Tornado and fire evacuations have been discussed every year for the past 11 years at Indian Hills Animal Clinic but never rehearsed, according to veterinarian Sarah Neisius, owner of the clinic at 1448 N. Maize Road.
So when one of her employees spotted smoke coming in from the vent inside the daycare gymnasium Thursday morning, she wasn’t sure how they would respond.
One worker shut the garage door, so the dogs that were outside in the play area couldn’t come back inside.
Other employees formed an assembly line, where some workers grabbed and opened dog kennels, others gathered the dogs from their baths and play areas, and others brought them outside and hooked them to the fence in the yard. They grabbed the carriers of the handful of cats that were boarding at the clinic.
The dogs were barking everywhere, as they stood only six feet away from dogs they hadn’t seen, and as a group of firefighters they didn’t know climbed around on the roof.
“It was kind of a controlled chaos,” Neisius said. “It worked out really well for us.”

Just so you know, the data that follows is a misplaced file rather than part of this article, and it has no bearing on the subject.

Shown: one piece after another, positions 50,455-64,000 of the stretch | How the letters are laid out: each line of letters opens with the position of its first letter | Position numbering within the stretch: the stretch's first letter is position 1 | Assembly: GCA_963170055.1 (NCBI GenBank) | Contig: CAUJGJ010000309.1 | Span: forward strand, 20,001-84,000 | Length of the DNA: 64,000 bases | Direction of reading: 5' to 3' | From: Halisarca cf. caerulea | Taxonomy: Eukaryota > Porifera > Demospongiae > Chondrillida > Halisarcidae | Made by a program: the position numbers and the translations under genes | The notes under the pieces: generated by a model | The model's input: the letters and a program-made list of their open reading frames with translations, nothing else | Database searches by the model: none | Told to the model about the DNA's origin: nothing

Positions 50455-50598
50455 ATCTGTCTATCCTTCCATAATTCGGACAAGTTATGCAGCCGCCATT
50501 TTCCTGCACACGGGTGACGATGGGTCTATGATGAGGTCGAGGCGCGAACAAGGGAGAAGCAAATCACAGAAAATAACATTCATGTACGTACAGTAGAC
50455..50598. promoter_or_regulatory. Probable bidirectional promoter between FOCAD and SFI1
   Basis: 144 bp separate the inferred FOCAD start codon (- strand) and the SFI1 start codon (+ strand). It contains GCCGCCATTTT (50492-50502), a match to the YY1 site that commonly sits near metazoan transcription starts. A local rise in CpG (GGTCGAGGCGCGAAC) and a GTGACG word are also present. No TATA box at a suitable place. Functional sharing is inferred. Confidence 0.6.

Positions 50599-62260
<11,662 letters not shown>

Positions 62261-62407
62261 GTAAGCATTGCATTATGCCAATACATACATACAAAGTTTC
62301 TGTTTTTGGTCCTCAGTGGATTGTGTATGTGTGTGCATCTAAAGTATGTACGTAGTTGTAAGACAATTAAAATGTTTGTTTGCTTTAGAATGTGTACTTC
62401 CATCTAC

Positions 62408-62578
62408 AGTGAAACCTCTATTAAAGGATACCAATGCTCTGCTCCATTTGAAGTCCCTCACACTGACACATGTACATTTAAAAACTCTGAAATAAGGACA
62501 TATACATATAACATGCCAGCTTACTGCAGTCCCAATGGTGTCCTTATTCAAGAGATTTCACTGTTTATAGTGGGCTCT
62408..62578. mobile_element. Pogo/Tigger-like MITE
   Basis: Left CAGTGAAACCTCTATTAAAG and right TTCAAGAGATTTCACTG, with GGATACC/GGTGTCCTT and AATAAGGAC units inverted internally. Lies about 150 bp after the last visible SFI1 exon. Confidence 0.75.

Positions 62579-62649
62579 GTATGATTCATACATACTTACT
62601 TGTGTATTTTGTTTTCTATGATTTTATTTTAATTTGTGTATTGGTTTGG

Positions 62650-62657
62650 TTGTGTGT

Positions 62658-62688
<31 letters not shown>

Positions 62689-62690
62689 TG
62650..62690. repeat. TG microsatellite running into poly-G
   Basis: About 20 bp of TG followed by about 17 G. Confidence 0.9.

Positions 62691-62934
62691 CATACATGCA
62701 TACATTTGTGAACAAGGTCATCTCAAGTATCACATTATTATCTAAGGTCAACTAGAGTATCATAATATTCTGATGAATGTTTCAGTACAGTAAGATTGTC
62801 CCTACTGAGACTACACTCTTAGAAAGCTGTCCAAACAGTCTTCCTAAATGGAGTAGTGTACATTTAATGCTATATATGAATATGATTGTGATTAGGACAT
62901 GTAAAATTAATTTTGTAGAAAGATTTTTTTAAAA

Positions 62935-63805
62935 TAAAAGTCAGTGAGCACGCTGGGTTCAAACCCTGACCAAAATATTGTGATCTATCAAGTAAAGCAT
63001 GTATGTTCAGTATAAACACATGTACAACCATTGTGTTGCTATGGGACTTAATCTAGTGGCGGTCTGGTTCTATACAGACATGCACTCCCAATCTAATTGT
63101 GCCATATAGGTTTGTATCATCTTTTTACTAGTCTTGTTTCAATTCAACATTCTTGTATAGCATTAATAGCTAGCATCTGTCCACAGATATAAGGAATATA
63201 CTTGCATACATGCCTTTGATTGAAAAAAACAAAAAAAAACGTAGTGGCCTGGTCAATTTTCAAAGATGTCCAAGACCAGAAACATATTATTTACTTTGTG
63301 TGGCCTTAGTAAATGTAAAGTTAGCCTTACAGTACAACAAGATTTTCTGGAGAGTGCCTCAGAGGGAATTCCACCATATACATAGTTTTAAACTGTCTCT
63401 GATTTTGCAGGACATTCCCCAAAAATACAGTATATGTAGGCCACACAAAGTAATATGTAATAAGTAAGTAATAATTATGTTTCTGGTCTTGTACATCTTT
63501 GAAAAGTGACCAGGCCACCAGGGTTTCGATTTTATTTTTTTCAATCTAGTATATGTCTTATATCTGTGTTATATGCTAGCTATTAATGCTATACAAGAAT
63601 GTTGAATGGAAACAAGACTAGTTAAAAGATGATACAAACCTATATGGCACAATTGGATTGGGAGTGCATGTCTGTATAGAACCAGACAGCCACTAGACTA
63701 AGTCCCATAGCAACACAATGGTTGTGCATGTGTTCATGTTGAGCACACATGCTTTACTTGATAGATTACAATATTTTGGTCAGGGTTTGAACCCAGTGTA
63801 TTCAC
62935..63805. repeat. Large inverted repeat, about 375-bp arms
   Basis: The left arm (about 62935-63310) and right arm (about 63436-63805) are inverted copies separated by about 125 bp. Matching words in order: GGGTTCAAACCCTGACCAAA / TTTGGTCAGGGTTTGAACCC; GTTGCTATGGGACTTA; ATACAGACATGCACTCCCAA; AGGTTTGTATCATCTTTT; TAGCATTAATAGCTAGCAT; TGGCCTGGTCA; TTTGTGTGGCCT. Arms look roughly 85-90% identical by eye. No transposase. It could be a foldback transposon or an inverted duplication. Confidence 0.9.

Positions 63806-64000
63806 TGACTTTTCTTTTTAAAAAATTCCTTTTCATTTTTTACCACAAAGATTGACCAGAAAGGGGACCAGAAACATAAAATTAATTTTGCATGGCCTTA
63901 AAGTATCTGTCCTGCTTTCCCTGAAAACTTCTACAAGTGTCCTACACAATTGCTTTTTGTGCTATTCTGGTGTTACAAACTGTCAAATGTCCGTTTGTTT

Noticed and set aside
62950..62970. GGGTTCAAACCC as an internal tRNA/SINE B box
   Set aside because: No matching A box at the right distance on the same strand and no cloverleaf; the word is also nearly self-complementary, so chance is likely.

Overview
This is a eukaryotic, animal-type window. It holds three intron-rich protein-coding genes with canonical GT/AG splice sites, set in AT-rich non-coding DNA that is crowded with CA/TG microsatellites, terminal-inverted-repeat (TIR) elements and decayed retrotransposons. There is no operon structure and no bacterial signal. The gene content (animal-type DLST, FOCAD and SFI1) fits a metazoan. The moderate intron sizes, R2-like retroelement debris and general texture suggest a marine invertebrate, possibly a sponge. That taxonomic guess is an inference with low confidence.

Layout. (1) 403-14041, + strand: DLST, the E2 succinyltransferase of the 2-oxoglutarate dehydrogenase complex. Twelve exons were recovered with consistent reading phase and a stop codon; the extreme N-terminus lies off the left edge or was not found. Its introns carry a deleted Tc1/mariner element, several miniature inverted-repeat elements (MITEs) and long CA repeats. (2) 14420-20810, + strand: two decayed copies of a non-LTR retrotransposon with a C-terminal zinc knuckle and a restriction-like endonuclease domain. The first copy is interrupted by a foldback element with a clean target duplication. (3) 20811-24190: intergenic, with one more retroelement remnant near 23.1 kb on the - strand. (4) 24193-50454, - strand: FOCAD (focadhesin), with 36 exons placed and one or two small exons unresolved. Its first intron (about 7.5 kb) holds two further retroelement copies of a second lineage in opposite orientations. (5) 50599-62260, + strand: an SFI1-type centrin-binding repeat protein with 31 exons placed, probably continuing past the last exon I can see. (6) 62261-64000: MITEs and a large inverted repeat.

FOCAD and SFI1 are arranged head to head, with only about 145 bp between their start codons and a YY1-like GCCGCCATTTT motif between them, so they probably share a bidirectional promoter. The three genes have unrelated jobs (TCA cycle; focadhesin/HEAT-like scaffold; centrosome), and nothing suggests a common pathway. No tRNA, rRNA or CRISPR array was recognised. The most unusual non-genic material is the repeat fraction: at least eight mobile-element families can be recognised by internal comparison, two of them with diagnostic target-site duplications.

The clinic evacuated nearly 60 animals in under 10 minutes.
If human lives had been in danger, they wouldn’t have been able to help, Neisius said, but because it was just smoke (from what turned out to be a malfunctioning air conditioner), they were able to get all the animals out.
By coincidence the clinic had its monthly staff meeting on Thursday, during which they digested what happened. Every animal in the facility, except one dog that was taking a bath, had on a special ID band that goes around the neck, in case they were to slip their collars in the chaos.
“Honestly what we learned the most was that our planning and talking about it worked out just fine,” Neisius said. “Everybody knew what to do. There was no hesitation, no panic. We talked about it and did it.”
About 30 minutes after the many fire engines showed up, some of the pets’ owners who had no idea what had happened showed up at the clinic.
The clinic put out a message on its Facebook page. “Well, this wasn’t the morning we expected,” Neisius wrote, “but it’s what we got!”